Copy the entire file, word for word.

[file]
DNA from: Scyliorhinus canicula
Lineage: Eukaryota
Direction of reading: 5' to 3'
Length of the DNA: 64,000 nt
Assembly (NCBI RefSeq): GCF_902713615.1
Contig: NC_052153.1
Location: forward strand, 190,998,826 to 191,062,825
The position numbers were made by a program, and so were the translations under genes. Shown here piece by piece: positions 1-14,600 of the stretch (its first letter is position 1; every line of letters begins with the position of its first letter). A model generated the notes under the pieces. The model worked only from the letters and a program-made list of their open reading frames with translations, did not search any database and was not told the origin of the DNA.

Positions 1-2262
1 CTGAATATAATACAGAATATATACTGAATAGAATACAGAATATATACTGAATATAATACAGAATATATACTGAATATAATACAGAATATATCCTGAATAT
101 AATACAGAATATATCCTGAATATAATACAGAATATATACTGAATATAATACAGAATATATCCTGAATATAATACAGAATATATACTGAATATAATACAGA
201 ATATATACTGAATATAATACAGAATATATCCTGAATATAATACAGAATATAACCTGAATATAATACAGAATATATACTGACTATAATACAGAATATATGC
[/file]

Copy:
DNA from: Scyliorhinus canicula
Lineage: Eukaryota
Direction of reading: 5' to 3'
Length of the DNA: 64,000 nt
Assembly (NCBI RefSeq): GCF_902713615.1
Contig: NC_052153.1
Location: forward strand, 190,998,826 to 191,062,825
The position numbers were made by a program, and so were the translations under genes. Shown here piece by piece: positions 1-14,600 of the stretch (its first letter is position 1; every line of letters begins with the position of its first letter). A model generated the notes under the pieces. The model worked only from the letters and a program-made list of their open reading frames with translations, did not search any database and was not told the origin of the DNA.

Positions 1-2262
1 CTGAATATAATACAGAATATATACTGAATAGAATACAGAATATATACTGAATATAATACAGAATATATACTGAATATAATACAGAATATATCCTGAATAT
101 AATACAGAATATATCCTGAATATAATACAGAATATATACTGAATATAATACAGAATATATCCTGAATATAATACAGAATATATACTGAATATAATACAGA
201 ATATATACTGAATATAATACAGAATATATCCTGAATATAATACAGAATATAACCTGAATATAATACAGAATATATACTGACTATAATACAGAATATATGC